(MCT) — With each passing day, it’s more apparent Illinois government more closely resembles the old children’s TV series, “Romper Room,” than what the Founding Fathers had in mind when they created the legislative and executive branches of government.
The latest event that leads us to that conclusion surrounds one of the least surprising developments of the year, which is the fact the General Assembly’s special pension committee blew through the July 9 deadline set by Gov. Pat Quinn to enact meaningful pension reform without, well, actually doing anything.
It wasn’t hard to predict the committee was going to miss the deadline. Quinn, in fact, may be the only resident of Illinois who is truly surprised the committee didn’t bow to his will and act on command. There was scant evidence the committee would act before the deadline.
The panel has taken its time to analyze various pension fixes and how much they would save. The 10-member group hopes to have its analysis complete by July 19. That study includes a proposal drafted largely by the University of Illinois’ Institute for Government and Public Affairs that would require workers to pay more toward their retirement and links cost-of-living increases to inflation.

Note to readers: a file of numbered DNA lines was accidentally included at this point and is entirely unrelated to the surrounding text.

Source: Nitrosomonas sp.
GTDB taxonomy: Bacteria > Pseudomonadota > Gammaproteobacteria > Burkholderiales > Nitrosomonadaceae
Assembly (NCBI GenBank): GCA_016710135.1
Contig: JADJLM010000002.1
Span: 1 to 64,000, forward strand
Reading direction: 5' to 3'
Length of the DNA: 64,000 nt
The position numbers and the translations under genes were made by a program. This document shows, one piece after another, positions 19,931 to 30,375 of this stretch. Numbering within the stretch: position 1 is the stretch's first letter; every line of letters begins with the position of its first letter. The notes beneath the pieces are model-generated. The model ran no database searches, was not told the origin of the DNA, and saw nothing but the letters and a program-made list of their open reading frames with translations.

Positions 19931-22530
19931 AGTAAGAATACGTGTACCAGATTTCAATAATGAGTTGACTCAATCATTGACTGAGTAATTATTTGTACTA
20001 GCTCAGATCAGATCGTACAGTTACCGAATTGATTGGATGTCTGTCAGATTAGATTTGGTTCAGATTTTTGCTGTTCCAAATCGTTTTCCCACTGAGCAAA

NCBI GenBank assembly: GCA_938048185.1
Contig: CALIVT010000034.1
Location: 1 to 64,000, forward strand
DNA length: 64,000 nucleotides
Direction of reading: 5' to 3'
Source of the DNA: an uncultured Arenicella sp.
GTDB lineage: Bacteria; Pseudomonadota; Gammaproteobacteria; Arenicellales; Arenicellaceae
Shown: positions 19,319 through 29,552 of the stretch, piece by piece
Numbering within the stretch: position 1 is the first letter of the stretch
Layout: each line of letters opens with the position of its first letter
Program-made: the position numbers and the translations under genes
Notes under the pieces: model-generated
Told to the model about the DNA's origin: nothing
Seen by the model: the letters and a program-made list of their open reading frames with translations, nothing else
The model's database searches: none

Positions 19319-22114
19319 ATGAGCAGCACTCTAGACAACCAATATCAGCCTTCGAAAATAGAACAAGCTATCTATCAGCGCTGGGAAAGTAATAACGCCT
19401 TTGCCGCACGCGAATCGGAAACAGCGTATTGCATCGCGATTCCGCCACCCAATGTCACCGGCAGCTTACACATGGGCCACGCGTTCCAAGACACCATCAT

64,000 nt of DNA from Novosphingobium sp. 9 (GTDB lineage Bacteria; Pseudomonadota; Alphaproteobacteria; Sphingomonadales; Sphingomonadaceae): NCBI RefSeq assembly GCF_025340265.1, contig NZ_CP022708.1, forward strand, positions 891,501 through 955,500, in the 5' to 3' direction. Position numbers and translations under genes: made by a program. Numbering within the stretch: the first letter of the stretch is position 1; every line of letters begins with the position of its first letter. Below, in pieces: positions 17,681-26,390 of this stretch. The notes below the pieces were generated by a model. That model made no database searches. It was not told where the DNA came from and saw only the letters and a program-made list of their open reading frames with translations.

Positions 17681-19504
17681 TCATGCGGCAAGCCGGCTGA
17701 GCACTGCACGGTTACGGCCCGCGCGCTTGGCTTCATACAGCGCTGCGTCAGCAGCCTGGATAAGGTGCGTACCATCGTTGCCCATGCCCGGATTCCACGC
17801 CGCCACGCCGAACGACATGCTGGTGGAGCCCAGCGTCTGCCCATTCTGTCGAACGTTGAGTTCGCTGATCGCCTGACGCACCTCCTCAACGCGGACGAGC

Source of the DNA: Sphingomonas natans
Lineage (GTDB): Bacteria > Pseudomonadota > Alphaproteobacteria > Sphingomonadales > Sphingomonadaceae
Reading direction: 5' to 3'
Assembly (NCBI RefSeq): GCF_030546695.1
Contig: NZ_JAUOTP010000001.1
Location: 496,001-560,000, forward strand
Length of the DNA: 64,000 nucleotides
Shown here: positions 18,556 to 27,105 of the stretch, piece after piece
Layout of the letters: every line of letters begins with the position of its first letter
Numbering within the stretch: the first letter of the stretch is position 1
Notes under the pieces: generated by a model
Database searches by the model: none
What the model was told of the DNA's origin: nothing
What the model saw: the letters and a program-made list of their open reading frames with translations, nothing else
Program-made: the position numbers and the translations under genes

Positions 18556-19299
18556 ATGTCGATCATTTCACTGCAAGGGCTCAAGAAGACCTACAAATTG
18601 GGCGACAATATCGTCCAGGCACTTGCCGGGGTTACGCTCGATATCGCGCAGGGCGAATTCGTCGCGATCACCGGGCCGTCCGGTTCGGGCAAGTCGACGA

It also shifts the employer pension contribution currently paid by the state to the schools over time, and guarantees the state will make its full annual payment to eliminate the pension debt.
In response to the blown deadline and to teach those dawdling pension nonreformers a lesson, Quinn on Wednesday decided to use his line-item veto power to remove the salaries of Illinois lawmakers from the state budget until they act on meaningful reform. In “Romper Room” terms, he sent them to their rooms without supper and cut their allowances.
While we agree with Sen-ate President John Cullerton’s assessment of Quinn’s move as “unproductive,” it also aptly describes the General Assembly’s efforts to resolve the pension crisis. And in that, Cullerton and his fellow Chicago Democrat, House Speaker Michael Madigan, are as culpable as the governor in failing to show the leadership necessary to resolve the situation.
This editorial first appeared in Herald & Review, Decatur, Ill.